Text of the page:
Survey: God Disbelief Strongest on West Coast While an Atheistic Outlook Remains Stable Since 2000


In a recent survey, Gallup asked respondents whether they believed in God; believed in a universal spirit or higher power; or don't believe in either. Not surprisingly, "God disbelief" is highest among Americans living on the West coast with a strong proportion (29%) preferring instead belief in some general higher power, and 10% indicating an absence of belief in either God or a transcendental alternative.

Trends over time (below) show that belief in a traditional God has declined since 2000 (86% to 76%) with the shift towards a more general transcendental belief in some form of higher power (8% to 15%).

Despite a number of best-selling books on the topic over the past few years, an absence of belief--what might be an indicator of atheism or strong agnosticism--has remained stable and within the margin of error at roughly just 5% of Americans.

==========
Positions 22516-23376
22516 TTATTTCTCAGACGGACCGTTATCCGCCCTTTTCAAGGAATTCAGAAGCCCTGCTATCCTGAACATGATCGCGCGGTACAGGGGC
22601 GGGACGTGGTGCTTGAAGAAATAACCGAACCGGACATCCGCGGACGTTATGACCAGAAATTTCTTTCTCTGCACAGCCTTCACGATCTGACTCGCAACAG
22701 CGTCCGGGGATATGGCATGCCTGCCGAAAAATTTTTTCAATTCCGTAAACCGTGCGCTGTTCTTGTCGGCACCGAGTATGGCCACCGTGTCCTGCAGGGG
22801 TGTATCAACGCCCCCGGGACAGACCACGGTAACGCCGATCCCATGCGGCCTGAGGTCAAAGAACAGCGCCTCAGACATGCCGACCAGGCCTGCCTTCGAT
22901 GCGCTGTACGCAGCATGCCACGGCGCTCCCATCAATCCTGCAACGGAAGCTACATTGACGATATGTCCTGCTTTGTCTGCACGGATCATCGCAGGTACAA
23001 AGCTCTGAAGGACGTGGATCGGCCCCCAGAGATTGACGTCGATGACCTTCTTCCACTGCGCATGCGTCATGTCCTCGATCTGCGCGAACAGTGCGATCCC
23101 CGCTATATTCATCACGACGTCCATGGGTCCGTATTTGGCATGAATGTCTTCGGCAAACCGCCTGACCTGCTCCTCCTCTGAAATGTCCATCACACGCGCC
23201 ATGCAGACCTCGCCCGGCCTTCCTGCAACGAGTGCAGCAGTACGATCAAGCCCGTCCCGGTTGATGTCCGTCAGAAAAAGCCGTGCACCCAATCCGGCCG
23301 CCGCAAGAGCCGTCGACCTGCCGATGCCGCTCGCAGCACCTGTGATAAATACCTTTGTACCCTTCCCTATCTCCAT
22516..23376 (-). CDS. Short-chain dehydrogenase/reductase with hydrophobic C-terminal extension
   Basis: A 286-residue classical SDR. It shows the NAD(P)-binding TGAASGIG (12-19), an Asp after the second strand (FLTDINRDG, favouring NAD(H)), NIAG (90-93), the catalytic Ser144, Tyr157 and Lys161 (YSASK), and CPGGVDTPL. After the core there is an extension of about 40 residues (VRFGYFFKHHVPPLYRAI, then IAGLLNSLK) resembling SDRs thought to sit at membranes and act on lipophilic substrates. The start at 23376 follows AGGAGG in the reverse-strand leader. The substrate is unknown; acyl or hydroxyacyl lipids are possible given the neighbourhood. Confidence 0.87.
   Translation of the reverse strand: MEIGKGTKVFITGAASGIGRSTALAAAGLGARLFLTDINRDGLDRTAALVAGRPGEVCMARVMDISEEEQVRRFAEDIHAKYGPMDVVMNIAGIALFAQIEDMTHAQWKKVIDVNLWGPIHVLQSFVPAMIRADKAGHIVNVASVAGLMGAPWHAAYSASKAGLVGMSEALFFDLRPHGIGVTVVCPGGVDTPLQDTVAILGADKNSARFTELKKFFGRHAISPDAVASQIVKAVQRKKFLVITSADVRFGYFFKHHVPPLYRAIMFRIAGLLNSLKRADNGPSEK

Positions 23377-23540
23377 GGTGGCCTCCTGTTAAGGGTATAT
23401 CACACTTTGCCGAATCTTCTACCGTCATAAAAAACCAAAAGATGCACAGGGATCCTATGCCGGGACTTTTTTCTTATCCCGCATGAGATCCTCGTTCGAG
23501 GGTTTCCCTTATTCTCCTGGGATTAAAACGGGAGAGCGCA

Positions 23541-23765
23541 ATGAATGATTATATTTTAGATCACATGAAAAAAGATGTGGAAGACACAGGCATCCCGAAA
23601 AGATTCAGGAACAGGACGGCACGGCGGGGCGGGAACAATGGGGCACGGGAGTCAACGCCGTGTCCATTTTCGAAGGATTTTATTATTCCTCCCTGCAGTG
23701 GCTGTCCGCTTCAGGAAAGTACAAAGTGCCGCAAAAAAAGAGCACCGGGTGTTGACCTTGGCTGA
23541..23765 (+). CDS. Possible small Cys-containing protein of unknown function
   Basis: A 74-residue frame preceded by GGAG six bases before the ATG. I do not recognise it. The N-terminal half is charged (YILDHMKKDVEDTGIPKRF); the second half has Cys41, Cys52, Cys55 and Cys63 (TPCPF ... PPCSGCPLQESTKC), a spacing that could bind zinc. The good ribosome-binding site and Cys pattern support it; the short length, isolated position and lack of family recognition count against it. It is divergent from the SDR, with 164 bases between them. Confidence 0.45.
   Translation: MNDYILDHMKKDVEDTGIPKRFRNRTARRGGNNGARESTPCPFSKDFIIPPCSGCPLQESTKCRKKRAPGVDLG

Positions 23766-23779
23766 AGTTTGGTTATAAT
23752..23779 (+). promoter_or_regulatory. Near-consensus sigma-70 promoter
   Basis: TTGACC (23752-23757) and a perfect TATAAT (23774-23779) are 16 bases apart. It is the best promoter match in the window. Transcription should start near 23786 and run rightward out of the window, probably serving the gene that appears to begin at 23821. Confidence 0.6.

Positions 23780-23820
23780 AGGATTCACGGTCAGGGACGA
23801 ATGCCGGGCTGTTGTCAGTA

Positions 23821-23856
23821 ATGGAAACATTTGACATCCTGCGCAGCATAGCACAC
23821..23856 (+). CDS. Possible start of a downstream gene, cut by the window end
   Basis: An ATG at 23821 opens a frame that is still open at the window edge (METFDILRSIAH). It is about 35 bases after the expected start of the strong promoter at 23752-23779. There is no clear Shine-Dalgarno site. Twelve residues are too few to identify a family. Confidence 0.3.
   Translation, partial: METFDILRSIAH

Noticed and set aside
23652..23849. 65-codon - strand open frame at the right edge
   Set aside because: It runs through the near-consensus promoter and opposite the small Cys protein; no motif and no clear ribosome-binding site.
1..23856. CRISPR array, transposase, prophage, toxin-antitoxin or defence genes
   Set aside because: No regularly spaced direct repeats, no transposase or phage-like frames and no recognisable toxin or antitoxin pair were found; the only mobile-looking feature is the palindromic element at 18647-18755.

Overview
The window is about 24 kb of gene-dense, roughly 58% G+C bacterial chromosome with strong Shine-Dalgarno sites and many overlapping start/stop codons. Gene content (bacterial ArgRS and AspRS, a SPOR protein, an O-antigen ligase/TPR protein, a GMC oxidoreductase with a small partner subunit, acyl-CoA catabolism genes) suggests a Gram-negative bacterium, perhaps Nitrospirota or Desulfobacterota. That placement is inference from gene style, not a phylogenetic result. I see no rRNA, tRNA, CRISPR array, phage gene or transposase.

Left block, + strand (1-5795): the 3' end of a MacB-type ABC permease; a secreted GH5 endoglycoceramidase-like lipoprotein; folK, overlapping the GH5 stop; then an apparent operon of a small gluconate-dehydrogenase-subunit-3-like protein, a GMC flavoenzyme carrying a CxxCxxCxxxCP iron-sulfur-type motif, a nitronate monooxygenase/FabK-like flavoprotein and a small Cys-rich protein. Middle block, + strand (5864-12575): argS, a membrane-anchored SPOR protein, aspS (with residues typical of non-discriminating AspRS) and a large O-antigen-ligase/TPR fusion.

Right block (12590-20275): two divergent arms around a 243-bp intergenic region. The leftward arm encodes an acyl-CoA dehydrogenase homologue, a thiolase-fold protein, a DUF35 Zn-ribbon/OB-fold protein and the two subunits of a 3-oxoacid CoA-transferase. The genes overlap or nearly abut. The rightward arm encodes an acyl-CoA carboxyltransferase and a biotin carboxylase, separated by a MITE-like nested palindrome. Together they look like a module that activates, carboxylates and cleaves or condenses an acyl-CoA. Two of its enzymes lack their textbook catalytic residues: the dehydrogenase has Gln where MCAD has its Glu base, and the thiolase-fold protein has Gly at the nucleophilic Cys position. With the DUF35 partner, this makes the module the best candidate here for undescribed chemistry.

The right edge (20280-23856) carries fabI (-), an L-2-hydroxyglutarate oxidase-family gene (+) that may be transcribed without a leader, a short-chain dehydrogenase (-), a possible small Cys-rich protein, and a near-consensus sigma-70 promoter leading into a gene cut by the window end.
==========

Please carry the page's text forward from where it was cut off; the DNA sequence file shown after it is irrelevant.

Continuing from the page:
Why American history lives between the cracks

The stories we tell define history. So who gets the mic in America?

  • History is written by lions. But it's also recorded by lambs.
  • In order to understand American history, we need to look at the events of the past as more prismatic than the narrative given to us in high school textbooks.
  • Including different voices can paint a more full and vibrant portrait of America. Which is why more walks of American life can and should be storytellers.
Keep reading Show less

Juice is terrible for children. Why do we keep giving it to them?

A glass of juice has as much sugar, ounce for ounce, as a full-calorie soda. And those vitamins do almost nothing.

Pixabay user Stocksnap

Quick: think back to childhood (if you've reached the scary clown you've gone too far). What did your parents or guardians give you to keep you quiet? If you're anything like most parents, it was juice. But here's the thing: juice is bad for you. 

Keep reading Show less

Scientists claim the Bible is written in code that predicts future events

The controversy around the Torah codes gets a new life.

Michael Drosnin
Surprising Science
  • Mathematicians claim to see a predictive pattern in the ancient Torah texts.
  • The code is revealed by a method found with special computer software.
  • Some events described by reading the code took place after the code was written.
Keep reading Show less